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September 1995 Articles
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Issue:September 1995 Year: 1995
Live at the Apollo 1995 (Scotti Bros.)
James Brown

"The Godfather of Soul" seems like too small a title for James Brown after hearing the latest proof of his current vitality and ability.

When he was younger, Brown conquered the charts by writing great grooves and horn charts, developing an unmistakable vocal style and mixing the trippily hip with the socially aware in his lyrics. Now that he's old enough to collect Social security, just getting up and doin' the James Brown Dance is accomplishment enough. But that's not where he stops on Live at the Apollo 1995. His latest record, recorded in April of 1994 at the famous Harlem theater, finds Brown sounding just slightly worse than his all-time best — letting loose with grunts, "ow!'s," screams and moans like a feisty gamecock bursting with pride and pain. James Brown sounds like he's in his second prime — if he ever left his first prime at all.

Some cuts here are absolutely smokin ', — "Papa's Got a Brand New Bag," "Cold Sweat," "(I Got You) I Feel Good," "Get Up (I Feel Like Being a Sex Machine" and "Get on the Good Foot" are tight flexing of serious funk muscle. "Living in America" and "Get Up Offa That Thing" sound downright contemporary and downright jammin'. Guitarists Ronald Laster, Keith James Jenkins and Bertrand Odom deserve much of the credit for propelling the 24-piece Soul Generals, the backing band that makes Brown's retum to the Apollo a professional affair. Some old friends are back, including "Sweet" Charles Sherrell, St. Clair Pinckney, Fred Thomas and Martha High. And some new friends, such as percussionist George "Spike" Nealy II and trombonist Tyrone Jefferson, show that Brown can still pick 'em. This band doesn't sound uptight, it sounds outta sight.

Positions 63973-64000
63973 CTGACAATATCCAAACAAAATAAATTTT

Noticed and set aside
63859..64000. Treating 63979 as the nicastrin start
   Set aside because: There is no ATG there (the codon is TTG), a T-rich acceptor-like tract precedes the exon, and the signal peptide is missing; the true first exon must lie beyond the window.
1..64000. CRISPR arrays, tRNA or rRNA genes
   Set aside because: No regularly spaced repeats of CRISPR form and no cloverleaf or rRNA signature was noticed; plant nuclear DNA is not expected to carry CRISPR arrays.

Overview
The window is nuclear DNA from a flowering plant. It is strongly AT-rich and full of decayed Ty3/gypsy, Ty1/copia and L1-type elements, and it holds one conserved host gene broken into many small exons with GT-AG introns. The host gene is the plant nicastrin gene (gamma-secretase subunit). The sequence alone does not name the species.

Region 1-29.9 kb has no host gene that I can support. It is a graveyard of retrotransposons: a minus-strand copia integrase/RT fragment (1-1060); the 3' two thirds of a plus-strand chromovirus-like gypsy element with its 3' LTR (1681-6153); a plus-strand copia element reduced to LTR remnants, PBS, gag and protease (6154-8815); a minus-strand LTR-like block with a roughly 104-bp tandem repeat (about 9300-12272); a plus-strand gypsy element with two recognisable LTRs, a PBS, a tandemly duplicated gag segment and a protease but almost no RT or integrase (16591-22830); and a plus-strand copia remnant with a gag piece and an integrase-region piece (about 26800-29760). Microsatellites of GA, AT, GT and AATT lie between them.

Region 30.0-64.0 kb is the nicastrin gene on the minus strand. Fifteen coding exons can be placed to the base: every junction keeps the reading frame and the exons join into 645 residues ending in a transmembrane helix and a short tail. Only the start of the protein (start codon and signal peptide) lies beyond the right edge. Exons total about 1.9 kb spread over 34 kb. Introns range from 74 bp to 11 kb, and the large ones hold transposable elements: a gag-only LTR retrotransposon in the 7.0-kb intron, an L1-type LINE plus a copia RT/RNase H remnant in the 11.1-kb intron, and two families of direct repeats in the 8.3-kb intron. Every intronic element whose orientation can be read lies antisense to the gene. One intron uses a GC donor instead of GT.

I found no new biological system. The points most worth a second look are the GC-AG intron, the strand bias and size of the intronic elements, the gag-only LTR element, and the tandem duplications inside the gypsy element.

Brown's past live albums have been of varying quality. They were well-muscled, but often at double the tempo and within the confines of greatest hits medleys with songs getting less than a minute to shine. Live at the Apollo I995 finds Brown nudging the tempos a bit, but never at the expense of his elastic grooves. And each hit song gets its due; only "Payback" and "Prisoner of Love" are abbreviated. And we get a wonderfully luxurious, 11-minute "It's a Man's World" to make up for it, plus meaty takes on "Cold Sweat," "Get Up (I Feel Like Being a Sex Machine)" and "Papa's Got a Brand New Bag."

Brown has written some unique, challenging hom charts over the years and they are crisply played here. They alone are worth the price of admission. But the Georgia-raised musician will leave his deepest mark in the singing category, Listen to "Try Me" and tell me James Brown has lost any of his ability. His performance has the urgency and poignancy of a lovesick teenager and the experience and craftsmanship of a veteran.

Two new songs are introduced on Live at the Apollo 1995, "Georgia-Lina" and a studio track titled "Respect Me." The former is a sweet ballad telling the tale of Brown's upbringing, the latter is an attempt to modernize James Brown. "Respect Me" is a nice slice of New Jack funk, but don't look for it to blaze the charts. Kids won't dig its dated elements, namely James' vocalizing.

You don't have to be a fan to like this funky disc and you don't have to be a music historian to appreciate this concert. (Brown visited the Apollo Theater 35 years ago and recorded a groundbreaking live album from the concert, making this a belated sequel.) This is one of the few 70-plus minute discs that truly leave you hungering for more. Just a little bit more. Please, please, please?

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